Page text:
I have about 72 Twitter followers right now that I can get to spread the word on a new article I just posted on Biznik or tutorial I want to announce. My followers come from all over, some come totally at random others are my peers or followers of my peers. Because I have an Apple blog, I Tweet about Apple and especially my experiences with my iPhone 3G. For the people I don’t know, maybe they did a search for iPhone and liked what I said in my Tweets. Maybe it was my business Tweets that got their attention. Who knows? Just like networking, you never know the how, who or when anyone will come to your Twitter-stoop.
What you won’t find in my Tweets is foul language, updates of where I am at a bar or downgrading people I see in public. It astounds me what some of my business colleagues Tweet. What if a client were to start following them? How would they mop up that kind of mess? You never know who will do a search on you, and they could be led to your Twitter page. My advice would be to keep within your business blog “voice”. Again, it is about your approach. If it’s business, keep it business like. Regardless, have fun!
Be the Expert
Twitter about your expertise, in a subtle, casual way. Example: “Here’s a link to the top 5 networking events in Portland, Oregon” or “Don’t get caught by business financial surprises! I just posted an article on how to prevent them here…” with a link to an article and maybe a sign-up form at the bottom for your newsletter or workshop. Remember, just like Oprah, you are talking to an audience of people - they like a hard sell just as much as you do. Too many, “Look at my site,” or “Buy my product now” Tweets will only get old and people will stop following.
Follow Experts in Your Field or a Field You Enjoy
I am a pure tech-head, and I have a passion for Apple products. To stay current with the latest in the tech world, I follow specific respected experts who have a solid and large following. I read their articles they post on Twitter, and after reading, I comment on them. You’d be surprised what kind of relationships you build through this aspect of Twitter. This includes colleagues and people in your network.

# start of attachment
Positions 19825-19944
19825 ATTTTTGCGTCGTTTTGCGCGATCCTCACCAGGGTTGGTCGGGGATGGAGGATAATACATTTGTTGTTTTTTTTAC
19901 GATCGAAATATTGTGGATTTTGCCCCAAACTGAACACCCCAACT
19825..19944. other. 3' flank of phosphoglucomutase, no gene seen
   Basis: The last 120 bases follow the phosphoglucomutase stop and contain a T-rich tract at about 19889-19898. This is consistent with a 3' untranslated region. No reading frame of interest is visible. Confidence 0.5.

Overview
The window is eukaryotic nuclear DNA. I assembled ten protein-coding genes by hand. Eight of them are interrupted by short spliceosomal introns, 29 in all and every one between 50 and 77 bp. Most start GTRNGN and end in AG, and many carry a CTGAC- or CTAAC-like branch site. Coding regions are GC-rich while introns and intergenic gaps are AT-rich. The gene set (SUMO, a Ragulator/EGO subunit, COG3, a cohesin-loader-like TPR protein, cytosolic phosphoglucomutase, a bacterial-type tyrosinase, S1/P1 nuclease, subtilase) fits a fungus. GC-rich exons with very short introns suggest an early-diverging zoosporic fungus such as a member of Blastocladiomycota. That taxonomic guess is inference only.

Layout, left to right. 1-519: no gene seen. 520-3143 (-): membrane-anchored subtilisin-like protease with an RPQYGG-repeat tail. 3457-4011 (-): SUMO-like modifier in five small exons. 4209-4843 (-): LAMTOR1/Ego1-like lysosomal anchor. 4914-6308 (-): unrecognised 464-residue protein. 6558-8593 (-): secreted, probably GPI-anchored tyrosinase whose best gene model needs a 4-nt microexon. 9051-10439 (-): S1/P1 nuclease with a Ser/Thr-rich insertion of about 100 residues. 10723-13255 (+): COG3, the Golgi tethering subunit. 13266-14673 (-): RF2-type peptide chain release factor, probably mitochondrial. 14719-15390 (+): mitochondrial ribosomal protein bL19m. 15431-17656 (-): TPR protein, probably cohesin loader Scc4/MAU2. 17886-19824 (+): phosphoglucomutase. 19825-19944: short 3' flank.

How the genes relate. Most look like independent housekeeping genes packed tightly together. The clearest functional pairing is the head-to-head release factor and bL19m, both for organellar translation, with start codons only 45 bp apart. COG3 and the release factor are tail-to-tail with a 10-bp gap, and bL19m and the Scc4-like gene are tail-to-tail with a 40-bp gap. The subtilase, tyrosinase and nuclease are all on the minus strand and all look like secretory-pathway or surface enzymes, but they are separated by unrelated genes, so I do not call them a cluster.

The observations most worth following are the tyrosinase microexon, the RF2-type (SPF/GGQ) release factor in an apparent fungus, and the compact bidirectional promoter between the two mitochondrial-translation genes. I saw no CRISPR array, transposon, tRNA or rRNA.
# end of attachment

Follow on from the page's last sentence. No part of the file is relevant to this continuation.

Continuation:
Enjoy the Many, Many Benefits
Twitter has so many benefits, it is hard to put them all here in this article. I’ll list a few that have impressed me:
1. Be prepared to be contacted by big companies if you Tweet about them! You’d be surprised the communication that Twitter opens up for you as a consumer and business person. Someone asked me via a Tweet about the battery pack I purchased for my 3G iPhone, and if I liked it. I replied, with the company’s name, and model number, but reported that it still had not shipped because I opted for the newest 3G version.
The company saw that in a search and replied to our Tweets! I now have an open dialogue with the company that I probably wouldn’t have otherwise.
2. Get news around the county faster than any news network! I found out about the latest Oakland, California 4.0 earthquake mere seconds after it happened.
3. Get answers, get feedback, use it as your own focus group. I have had trouble being able to pull up a couple of client’s web sites for the last 6 months. What’s worse, it would usually happen when I was discussing the site with the client on the phone. Thanks to my Tweet about it, I received an answer and solution from a colleague on the East Coast.
4. Discover new people, blogs, news sources, commentary and web sites. I am alerted continually to new blogs or posts, web sites I probably would never run across, and political commentary I certainly wouldn’t have seen on T.V.
5. THIS is a great one - Follow people in areas that interest you. Again, I follow the Tech-Elite, and I am informed of the latest news, trends, and happenings at conferences, get links to videos, articles, and many extra valuable resources. It’s a little like pulling a thread on a sweater - you unravel some great information, and assets you can use to help you succeed.
There you have it my fellow indies! It is a whole brand spanking new world, whether you use it for personal or business (or both), you’ll find Twitter very useful and a valuable asset to your online marketing.
If you’d like to follow me, I’m at Twitter under the handle WhiplashDesign You can e-mail me or send me a message through my Biznik profile any time, I encourage feedback and questions.